Ever since Patricia Arquette gave her acceptance speech for Best Actress at the 2015 Academy Awards, calling for wage equality for women, it has been shaping up to be the Year of Women in film. Joss Whedon recently got caught (probably unfairly) in the crosshairs of the feminist debate, being accused of making Scarlett Johansson’s character, Black Widow, in The Avengers: Age of Ultron significant only in how she relates to a man. Mad Max: Fury Road, on the other hand, has been lauded for being a female-centric action film.
There has certainly been a push in recent film criticism for more films that explore the world from a woman’s point of view. As a young man with two brothers, this was not the sort of thing I cared about. But, now as a father of two daughters who challenge my thinking, this intrigues me. Are the movies my daughters watch giving them a picture of women who are fully human, and who have friendships with other women? Or are they only seeing women who exist in relationship to a male hero, or worse, are only important if they are beautiful or sexy? When I go back to the movies I grew up with, I realize just how many of them are centered on a male character and a male point of view. This may be because most directors (about 93%) and screenwriters are male, but also because box office demographics show that movies made for males 10-25 make the most money (and what studio doesn’t want to make money?). Just as I have to be honest in acknowledging that I have been slow to realize my white privilege, I also probably need to acknowledge that I have been slow to realize my male privilege in media, how most pop culture has been aimed at people just like me.
In 1986, Liz Wallace and Alison Bechdel unwittingly invented the ‘Bechdel Test.’ This test has three rules:
1. The movie has to have at least two women in it.
2. who talk to each other.
3. about something besides a man.
This doesn’t seem like such a hard test, but it is kind of shocking to realize how few movies can actually pass this test (half of the top-grossing films of 2013 fail the test). And, while the test is certainly limited, the good news is that the role of women in film is not an entirely new concern. In 1996, the British director Mike Leigh wrote and directed a film called Secrets and Lies that passes the Bechdel Test, with a ton of room to spare.
Secrets and Lies is about a successful woman named Hortense (Marianne Jean-Baptiste) who decides to search for her birth mother. Hortense, who is black, is surprised to find that her mother, Cynthia (Brenda Blethyn), is not only white, but also lower class and a bit of a mess. The scene where they meet for the first time is a master class in acting, as we watch Cynthia go through a whole range of emotions in an 8 minute uncut scene. The two women must overcome their fears to get to know one another and to face friends and family with some uncomfortable truths.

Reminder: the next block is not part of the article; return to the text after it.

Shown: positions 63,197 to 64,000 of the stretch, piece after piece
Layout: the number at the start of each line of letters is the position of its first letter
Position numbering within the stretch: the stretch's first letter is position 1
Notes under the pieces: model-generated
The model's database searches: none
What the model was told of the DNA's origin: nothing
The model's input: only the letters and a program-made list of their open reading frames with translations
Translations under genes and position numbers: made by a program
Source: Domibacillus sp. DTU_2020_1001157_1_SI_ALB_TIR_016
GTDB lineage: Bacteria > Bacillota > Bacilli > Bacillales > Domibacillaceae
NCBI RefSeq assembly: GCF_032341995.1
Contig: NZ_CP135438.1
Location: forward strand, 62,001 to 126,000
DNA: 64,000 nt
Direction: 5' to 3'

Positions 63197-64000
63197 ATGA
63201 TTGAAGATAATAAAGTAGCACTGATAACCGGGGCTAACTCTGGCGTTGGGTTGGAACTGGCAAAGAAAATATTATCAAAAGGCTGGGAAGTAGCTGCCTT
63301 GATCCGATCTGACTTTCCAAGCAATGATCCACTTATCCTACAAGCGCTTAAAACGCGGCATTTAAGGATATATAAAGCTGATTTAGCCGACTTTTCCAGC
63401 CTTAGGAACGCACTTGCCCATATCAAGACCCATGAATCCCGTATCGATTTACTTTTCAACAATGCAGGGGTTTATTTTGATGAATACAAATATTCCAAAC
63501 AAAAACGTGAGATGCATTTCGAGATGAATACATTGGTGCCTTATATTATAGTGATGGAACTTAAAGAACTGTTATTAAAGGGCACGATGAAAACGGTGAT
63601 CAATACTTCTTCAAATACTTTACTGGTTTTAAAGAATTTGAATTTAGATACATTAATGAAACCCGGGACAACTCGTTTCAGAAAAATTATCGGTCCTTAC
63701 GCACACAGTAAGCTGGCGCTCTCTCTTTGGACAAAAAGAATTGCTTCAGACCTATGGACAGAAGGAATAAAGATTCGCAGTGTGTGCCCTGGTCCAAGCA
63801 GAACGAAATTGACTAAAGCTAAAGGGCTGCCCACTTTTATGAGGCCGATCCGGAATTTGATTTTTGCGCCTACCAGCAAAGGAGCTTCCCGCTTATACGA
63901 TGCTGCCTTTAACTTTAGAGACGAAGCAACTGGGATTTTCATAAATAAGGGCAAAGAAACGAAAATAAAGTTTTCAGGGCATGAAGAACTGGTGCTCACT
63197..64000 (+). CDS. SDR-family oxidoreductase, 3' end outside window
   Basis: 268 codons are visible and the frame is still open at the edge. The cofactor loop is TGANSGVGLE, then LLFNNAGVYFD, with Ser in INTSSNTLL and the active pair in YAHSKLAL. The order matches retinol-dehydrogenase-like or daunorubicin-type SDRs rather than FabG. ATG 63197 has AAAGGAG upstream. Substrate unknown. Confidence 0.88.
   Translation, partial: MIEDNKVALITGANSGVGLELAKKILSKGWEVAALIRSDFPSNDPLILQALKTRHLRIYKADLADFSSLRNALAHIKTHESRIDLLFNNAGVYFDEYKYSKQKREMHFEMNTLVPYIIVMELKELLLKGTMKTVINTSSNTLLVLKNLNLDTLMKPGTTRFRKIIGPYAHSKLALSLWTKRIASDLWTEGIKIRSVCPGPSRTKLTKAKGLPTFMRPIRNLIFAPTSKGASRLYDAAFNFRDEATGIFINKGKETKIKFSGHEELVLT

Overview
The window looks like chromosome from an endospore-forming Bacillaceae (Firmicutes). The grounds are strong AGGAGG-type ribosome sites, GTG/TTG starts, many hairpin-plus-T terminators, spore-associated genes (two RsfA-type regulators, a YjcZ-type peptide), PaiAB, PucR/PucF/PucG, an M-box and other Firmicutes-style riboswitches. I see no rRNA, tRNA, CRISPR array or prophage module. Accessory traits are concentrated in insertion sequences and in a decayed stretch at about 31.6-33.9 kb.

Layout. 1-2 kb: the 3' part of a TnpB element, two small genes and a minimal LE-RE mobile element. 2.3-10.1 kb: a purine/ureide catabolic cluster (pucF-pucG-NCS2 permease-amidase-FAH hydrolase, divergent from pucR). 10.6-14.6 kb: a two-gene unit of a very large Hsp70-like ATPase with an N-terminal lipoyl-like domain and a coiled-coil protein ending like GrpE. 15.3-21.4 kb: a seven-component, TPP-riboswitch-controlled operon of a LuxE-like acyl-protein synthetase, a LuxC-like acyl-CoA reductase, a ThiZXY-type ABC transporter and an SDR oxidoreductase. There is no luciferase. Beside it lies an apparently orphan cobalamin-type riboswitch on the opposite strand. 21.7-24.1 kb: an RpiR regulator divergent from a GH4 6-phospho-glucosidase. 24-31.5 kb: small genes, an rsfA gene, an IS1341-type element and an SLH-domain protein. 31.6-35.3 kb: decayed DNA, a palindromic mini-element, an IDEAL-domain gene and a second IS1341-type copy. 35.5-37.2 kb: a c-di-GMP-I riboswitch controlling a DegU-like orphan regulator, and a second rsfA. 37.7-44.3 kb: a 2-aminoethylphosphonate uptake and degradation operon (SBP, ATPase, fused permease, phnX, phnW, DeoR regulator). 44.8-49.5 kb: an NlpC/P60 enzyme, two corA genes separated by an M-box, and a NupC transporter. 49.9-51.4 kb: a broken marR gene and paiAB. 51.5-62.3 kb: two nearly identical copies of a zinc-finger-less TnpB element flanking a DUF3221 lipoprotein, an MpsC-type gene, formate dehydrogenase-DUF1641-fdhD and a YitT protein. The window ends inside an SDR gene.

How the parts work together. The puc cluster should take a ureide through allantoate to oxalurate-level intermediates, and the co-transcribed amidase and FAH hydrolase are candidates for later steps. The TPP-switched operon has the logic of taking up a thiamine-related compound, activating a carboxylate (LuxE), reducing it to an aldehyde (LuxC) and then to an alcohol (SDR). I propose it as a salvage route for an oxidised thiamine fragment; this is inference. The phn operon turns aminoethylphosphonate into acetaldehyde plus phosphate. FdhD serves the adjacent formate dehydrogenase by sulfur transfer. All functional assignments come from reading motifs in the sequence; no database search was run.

One of the things that strikes me about Leigh’s film is that he doesn’t just flesh out the two main characters. He loves all of his characters. Timothy Spall and Phyllis Logan play Cynthia’s brother and sister-in-law and are sympathetic and well-drawn as two people in the midst of a tough marriage and family situation. Spall’s character, Maurice, is a photographer and is constantly observant and sympathetic towards other people, while Jean-Baptiste’s Hortense is an optometrist who, as a black professional and outsider to Cynthia’s family, must always be aware of how other people view her.
The rich characterization Leigh achieves in Secrets and Lies is not a fluke, as another one of his masterpieces, Another Year (2010), matches the level of character depth, making us understand and sympathize with all kinds of people (albeit all British). One of the criticisms of Leigh’s work is that his characters don’t do much, they talk and interact, but the plots of his films don’t evolve (possibly due to the way that he works, writing bare screenplays and having the actors rehearse for months to inhabit their characters and improvise their own dialogue). That criticism does not hold up for Secrets and Lies, a film that develops its themes and its characters. Its running time is a bit long, but would be a great film to show young women to expose them to fully-drawn women and to discuss family dynamics.